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Visual-spatial learners

  1. Jul 26, 2012 #1
    http://www.gifteddevelopment.com/Visual_Spatial_Learner/vsl.htm [Broken]

    Which type of learner are You? If you recognize yourself as a visual-spatial learner, I'd like to ask you some questions:

    1) What type of mathematics/physics do you enjoy the most? Which do you find the most difficult?
    2) Do you go to lectures? If you do, do you take lecture notes?
    3) How do you self study? Do you spend more time reading or solving exercises/problems?
    4) Do you find it difficult to avoid computational errors? If you do, how do you try to deal with it?
    5) What is your opinion on high school mathematics?
    Last edited by a moderator: May 6, 2017
  2. jcsd
  3. Jul 26, 2012 #2


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    Yes I'm more towards the visual side of the spectrum.

    1) I enjoyed linear algebra and geometry. Struggled with algebra. Didn't like series at all for some reason (hard to picture what was going on, maybe).

    2) Always attended lectures, if not for the content but for important class announcements, like re-scheduled exams (most of my schooling was done before email).

    3) I could self-study more than I do, but I enjoy the free-flowing style of solving puzzles more than crunching problems.

    4) Computational errors are a fact of life, don't stress out about them.

    5) I didn't attend traditional high school. But since many (most?) calculus students really struggle with algebra, I think that's a weak link in math education.
  4. Jul 26, 2012 #3
    Judging by the cartoon, I'd have to say I am spacial.

    1) I like QFT the most and find it the most difficult.
    2) I'm no longer in school, but when I was I went to lectures and took notes.
    3) I read about half the time and solve problems the other half.
    4) I constantly make computational errors. If the answer is provided, then I continue to work on the problem for a long time before I either get the right answer, give up, or decide that the given answer can't be correct. If the answer is not provided, then I do a reality check and move on.
    5) I took algebra I as a freshman. It was poorly taught, I hated it and did poorly in it. I took geometry as a sophomore, algebra II as a junior, and calculus as a senior. These courses were very well taught, I loved them and did very well in them.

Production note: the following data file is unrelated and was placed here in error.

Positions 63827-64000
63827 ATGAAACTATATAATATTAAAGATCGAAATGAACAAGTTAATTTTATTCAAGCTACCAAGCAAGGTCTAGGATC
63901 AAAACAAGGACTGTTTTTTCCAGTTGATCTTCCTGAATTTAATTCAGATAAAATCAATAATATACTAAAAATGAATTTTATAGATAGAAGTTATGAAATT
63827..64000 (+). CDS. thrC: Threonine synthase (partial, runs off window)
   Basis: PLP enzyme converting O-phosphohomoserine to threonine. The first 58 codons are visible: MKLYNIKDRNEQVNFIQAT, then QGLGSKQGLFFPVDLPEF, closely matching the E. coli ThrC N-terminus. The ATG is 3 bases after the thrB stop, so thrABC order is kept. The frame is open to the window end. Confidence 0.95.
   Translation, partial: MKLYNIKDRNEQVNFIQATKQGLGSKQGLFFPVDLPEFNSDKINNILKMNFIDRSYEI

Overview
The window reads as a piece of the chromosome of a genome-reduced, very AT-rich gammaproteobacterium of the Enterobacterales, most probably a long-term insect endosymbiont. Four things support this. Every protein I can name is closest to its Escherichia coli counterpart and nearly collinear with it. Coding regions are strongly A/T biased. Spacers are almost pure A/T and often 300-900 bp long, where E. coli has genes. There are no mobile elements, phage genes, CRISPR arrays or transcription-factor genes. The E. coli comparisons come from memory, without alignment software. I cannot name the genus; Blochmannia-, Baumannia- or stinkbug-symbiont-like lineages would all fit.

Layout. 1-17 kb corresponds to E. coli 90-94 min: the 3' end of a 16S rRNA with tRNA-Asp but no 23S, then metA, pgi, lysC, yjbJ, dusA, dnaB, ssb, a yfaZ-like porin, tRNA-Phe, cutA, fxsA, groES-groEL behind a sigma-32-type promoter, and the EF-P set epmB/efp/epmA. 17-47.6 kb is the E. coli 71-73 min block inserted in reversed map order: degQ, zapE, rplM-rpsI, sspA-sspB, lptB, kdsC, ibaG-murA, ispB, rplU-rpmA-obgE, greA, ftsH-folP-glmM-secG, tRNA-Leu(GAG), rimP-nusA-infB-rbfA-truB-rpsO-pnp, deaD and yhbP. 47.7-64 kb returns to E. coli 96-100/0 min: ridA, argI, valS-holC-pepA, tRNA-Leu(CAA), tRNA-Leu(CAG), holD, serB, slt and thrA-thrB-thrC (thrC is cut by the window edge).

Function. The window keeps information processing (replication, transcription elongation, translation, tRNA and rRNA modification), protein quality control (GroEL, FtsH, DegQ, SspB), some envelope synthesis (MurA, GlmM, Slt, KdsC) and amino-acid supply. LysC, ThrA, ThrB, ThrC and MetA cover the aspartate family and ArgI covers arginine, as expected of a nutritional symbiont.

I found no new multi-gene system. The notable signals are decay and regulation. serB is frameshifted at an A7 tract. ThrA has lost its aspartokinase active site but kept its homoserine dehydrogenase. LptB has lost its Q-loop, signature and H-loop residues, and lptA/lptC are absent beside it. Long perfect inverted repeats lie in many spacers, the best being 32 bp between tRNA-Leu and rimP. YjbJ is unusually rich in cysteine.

5. Jul 26, 2012 #4


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    I did not count but according to the link given I wouldn't qualify in neither of visual-spatial learner and auditory-sequential learner.
  6. Jul 26, 2012 #5


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    How about you give us your answers first?
  7. Jul 28, 2012 #6
    Thank You for those who answered.

    I'm a visual learner, and here are my own answers :

    1) I enjoy abstract mathematics, that involves manipulation of abstract concepts with minimal amount of computations.
    2) I don't go to the majority of lectures. I find reading a book much more effective and interesting. I don't take lecture notes, since, once again, reading a well written book is much more effective than reading my own notes, written in my poor handwriting.
    3) Most of the time I spend reading and trying to build mental pictures of various concepts. I have never found solving many problems to be effective.
    4) I find it very difficult.
    5) I don't even think it's mathematics, which is very misleading. I believe there's a lot of people who could enjoy mathematics greatly, however, they get pushed away by the primitive mechanical rules and symbol manipulation without any reference to their meaning. On the other hand, some people excel at such symbol manipulation, however, when they come to the university and get a better feeling of what is mathematics, they understand mathematics is not for them.
  8. Jul 28, 2012 #7


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    "No", to all of the above.

    I have components of both styles. I suspect that it's because I don't have a hemisphere dominance (ambidextrous).
    My math knowledge is grade 9. The only trouble that I ever got into in high-school was for assaulting a math teacher in early grade 10, and I never took the subject since. (It was a richly deserved attack, in defense of a friend who was being assaulted by the teacher at the time. The principal sided with me, but gave me a detention for the sake of "propriety".)
    Primarily, I consider myself "visual". I always read the owner's manual for a new product from cover to cover, but go through the points on the actual object as I read or I can't follow it. If it isn't something that's sealed, I will also take it apart right away to see how it ticks. That's an absolute "must do" for firearms or other weapons, but I prefer it for everything. (Not solid-state stuff, though, because I don't know anything about electronics. Also not simple things like my dishwasher or fridge, because when you've seen one you've seen 'em all.)
    When reading or writing fiction, I see everything in my mind as though through a movie camera.
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